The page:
Phospholipase D produces increased contractile force in rabbit ventricular muscle.
Inclusion of phospholipase D (Streptomyces chromofuscus, 5 U/ml) in the medium perfusing rabbit papillary muscles increased peak force development by 78% and peak dF/dt by 89%. The maximal contractile response occurred 40-50 minutes after addition of the enzyme to the perfusate. As peak contractile response developed, aftercontractions appeared in most muscles. The inotropic response was slowly reversible, with disappearance of aftercontractions, upon discontinuation of the enzyme. Phospholipase D produces a specific increase of phosphatidic acid in the sarcolemma and, therefore, an increase in net anionic charge on the membrane. It has been shown previously that phospholipase D induces a large increase in sarcolemmal calcium binding. We propose, on the basis of the present study, that phospholipid-bound calcium may play a significant role in the control of contractile force in mammalian myocardium.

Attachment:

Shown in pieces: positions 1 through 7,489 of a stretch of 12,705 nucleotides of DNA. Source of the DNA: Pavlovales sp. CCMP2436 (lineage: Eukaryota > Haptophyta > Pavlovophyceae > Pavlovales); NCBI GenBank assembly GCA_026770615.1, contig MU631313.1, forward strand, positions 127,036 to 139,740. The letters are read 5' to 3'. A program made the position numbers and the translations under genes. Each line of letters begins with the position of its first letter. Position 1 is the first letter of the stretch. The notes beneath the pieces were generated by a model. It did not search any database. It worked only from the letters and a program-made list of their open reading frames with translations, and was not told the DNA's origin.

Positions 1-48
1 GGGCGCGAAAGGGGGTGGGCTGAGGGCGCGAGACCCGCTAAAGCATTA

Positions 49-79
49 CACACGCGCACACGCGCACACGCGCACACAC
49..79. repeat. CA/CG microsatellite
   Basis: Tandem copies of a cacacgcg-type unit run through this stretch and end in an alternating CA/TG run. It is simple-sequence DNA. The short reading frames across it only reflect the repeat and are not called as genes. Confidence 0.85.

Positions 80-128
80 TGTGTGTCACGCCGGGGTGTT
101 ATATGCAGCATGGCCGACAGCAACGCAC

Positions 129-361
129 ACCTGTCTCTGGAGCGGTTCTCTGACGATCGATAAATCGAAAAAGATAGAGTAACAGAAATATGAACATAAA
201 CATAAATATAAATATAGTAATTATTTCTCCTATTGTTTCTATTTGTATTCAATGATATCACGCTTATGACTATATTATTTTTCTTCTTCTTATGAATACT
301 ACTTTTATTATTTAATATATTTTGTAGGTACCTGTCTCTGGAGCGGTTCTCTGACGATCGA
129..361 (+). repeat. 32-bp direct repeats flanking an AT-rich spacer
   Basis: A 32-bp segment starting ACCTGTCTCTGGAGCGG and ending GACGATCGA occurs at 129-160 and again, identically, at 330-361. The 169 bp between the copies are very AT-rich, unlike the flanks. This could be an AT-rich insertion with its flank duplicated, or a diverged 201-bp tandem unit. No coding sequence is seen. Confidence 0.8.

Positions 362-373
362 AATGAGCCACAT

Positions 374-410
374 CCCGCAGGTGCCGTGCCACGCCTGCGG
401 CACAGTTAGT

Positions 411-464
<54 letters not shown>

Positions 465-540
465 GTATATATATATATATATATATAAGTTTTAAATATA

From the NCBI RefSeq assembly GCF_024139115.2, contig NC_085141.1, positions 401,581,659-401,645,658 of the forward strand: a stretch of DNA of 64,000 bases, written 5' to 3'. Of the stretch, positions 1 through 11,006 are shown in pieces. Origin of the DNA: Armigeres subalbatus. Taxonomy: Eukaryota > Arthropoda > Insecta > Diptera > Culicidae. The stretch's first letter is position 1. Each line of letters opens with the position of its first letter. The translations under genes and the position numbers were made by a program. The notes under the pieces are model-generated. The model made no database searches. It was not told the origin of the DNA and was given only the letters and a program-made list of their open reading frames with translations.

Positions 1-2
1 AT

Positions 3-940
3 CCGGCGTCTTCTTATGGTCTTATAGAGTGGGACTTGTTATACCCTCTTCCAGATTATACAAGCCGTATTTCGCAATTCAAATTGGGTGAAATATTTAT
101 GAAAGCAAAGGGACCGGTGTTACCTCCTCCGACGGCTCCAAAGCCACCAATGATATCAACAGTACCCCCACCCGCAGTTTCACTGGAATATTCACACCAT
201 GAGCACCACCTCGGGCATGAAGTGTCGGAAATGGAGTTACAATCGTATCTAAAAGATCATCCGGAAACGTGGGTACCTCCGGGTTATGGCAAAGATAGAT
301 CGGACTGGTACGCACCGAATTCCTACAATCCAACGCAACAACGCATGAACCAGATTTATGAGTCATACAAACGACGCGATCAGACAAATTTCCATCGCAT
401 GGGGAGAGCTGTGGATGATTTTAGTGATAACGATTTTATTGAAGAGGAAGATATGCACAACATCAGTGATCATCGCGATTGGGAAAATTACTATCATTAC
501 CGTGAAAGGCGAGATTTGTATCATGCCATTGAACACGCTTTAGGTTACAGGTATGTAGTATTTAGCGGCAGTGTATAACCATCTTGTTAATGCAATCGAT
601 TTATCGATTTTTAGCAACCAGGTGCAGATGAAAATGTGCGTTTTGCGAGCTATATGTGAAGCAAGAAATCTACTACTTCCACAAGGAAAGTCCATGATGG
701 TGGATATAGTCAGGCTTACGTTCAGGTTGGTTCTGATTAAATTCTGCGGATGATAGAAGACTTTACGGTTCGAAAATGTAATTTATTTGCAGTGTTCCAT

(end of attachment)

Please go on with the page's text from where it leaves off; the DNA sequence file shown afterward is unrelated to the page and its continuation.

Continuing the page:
- Copyright © 1985 by American Heart Association